Central banks induced growth slowdown in 2022 is expected to last in 2023 and the magnitude of the slowdown will impact commodity prices for the year ahead. Micro fundamentals remain supportive and without a demand destruction, commodities should return to their upward trend. Higher interest rate will support the return to ‘just-in-time’ inventory and more curve in backwardation. For precious metals (gold in particular), rising interest rates and credibility in central banks to continue raising it moved traditional investors away while emerging markets central banks have drastically increased their reserves for geopolitical reasons. Investors may continue to invest if growth deteriorates and interest rates are turning around - that scenario presents the better upside, while a strong growth momentum will make traditional gold investors to focus on other asset classes. Base metals remain in structural deficit for the next few years as their marginal cost of product has been raised by inflationary pressures. China reopening should increase demand even in a mild global slowdown and thus should be constructive in 2023.
The petroleum complex has continued to move down in December against a solid fundamental backdrop and upside geopolitical risk. Warm weather and a reduction of energy usage in Europe has lowered the strong seasonal Q4 demand while Russia’s crude oil production continues. Demand weakness was at the center of October OPEC production cut, which has materialized but is unlikely to follow through as demand (in the current growth scenario) is still expected to increase this year (to about 2.5 mb/d). A soft landing or a gentle recession will still keep the global oil consumption rising and the current correction is likely to be a pause toward higher prices. 2023 European gas balances have increased drastically (seasonally adjusted) thanks to the warm weather. The development of the LNG market has made the international market more related (UK contract was down 66% in December, US Henry Hub contract was down 31%).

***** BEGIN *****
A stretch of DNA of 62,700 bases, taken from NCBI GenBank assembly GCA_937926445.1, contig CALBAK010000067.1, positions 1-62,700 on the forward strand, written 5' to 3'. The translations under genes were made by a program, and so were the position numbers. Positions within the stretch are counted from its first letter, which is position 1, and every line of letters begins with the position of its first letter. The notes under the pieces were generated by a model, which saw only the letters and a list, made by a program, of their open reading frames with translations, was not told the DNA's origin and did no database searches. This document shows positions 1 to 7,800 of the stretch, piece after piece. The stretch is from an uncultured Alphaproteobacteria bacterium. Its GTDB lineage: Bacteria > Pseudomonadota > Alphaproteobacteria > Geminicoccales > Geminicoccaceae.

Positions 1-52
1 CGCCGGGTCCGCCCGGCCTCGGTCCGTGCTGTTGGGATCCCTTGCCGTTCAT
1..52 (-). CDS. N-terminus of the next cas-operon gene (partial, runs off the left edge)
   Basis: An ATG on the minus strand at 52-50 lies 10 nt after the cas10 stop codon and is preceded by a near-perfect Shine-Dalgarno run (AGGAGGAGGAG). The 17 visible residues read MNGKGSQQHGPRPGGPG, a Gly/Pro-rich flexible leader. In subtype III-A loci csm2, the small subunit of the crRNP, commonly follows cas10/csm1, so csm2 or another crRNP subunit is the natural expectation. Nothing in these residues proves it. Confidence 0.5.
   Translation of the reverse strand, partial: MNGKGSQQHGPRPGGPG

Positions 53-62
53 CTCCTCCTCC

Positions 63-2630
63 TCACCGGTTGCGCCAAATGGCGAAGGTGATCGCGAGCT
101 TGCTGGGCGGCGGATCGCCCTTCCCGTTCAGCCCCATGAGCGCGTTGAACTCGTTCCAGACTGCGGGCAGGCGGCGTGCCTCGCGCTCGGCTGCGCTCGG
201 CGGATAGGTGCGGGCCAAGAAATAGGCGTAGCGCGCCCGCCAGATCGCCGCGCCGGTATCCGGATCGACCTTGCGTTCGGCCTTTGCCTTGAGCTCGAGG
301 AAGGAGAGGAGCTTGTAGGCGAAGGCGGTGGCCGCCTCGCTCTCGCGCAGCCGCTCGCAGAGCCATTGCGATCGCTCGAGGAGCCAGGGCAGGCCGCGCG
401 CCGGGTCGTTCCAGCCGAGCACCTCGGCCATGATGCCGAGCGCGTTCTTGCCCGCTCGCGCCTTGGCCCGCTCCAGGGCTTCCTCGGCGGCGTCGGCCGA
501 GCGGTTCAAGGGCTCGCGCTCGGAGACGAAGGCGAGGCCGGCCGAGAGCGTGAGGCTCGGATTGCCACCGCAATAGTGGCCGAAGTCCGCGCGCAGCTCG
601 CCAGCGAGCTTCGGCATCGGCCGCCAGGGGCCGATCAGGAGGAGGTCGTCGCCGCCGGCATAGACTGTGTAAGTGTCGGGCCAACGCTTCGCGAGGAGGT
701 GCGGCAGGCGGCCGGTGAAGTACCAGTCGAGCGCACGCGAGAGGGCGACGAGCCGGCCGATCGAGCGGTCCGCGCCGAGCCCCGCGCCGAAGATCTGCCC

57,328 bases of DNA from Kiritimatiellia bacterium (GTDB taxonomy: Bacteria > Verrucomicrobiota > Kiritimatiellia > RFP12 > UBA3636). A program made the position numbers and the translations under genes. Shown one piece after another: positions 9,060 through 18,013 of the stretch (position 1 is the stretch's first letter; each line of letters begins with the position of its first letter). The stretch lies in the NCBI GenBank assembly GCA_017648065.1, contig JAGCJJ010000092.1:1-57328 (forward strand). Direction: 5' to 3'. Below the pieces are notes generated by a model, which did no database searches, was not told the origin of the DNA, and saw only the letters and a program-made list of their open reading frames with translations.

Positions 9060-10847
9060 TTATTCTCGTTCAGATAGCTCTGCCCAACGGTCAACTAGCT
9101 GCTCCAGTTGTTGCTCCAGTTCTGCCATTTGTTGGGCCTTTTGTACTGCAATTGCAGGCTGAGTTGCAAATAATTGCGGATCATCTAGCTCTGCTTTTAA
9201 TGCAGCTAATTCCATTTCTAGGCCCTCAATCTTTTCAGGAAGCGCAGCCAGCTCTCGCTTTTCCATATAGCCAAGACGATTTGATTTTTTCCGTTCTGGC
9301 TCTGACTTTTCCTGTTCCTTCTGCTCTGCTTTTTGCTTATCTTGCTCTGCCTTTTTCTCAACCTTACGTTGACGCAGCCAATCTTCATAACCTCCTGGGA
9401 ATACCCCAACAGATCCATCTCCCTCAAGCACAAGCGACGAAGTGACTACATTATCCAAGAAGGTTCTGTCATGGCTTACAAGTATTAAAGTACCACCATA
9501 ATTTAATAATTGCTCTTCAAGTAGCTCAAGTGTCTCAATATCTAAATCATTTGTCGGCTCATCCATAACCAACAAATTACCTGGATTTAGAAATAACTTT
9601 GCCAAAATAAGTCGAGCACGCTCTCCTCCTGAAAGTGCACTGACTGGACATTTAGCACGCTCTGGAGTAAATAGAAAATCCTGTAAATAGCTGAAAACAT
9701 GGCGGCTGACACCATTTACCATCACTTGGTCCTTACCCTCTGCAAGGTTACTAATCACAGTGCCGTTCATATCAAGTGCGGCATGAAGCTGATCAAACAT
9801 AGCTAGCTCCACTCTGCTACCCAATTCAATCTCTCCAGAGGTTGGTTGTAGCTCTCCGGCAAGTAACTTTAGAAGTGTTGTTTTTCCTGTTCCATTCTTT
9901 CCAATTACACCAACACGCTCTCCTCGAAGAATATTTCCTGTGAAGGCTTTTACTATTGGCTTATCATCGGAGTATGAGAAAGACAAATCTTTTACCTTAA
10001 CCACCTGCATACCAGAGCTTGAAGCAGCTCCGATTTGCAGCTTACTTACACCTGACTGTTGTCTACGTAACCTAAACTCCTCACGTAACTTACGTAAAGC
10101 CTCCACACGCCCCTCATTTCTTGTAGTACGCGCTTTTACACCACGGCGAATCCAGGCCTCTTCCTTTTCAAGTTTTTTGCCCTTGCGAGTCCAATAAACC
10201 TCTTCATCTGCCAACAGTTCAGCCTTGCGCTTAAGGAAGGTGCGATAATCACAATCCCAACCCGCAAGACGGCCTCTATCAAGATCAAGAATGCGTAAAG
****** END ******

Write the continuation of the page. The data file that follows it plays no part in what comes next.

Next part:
The central bank shift to a milder interest rate hike and a less volatile commodity demand (with a soft landing expected by market participants) have made the volatility drop rapidly to levels not experienced before. With VIX and VSTOXX below 20%, market expectations of a more range bound market have also been mirrored in the commodity market, even in crude oil where the geopolitical risk (on the upside) has not prevented volatility to fall below 40% (from around 50% one month ago).
On the agricultural side, 2022 has experienced huge volatility and uncertainty and sold off aggressively in the last 2 months to come back to roughly similar levels seen one year ago (before the war). Wheat in particular has seen excellent crop last year and has more than balanced out the Russian geopolitical risk premium which triggered an overshoot on the downside at the end of the year even if Ukrainian export (and production) capacity will be curtailed next year.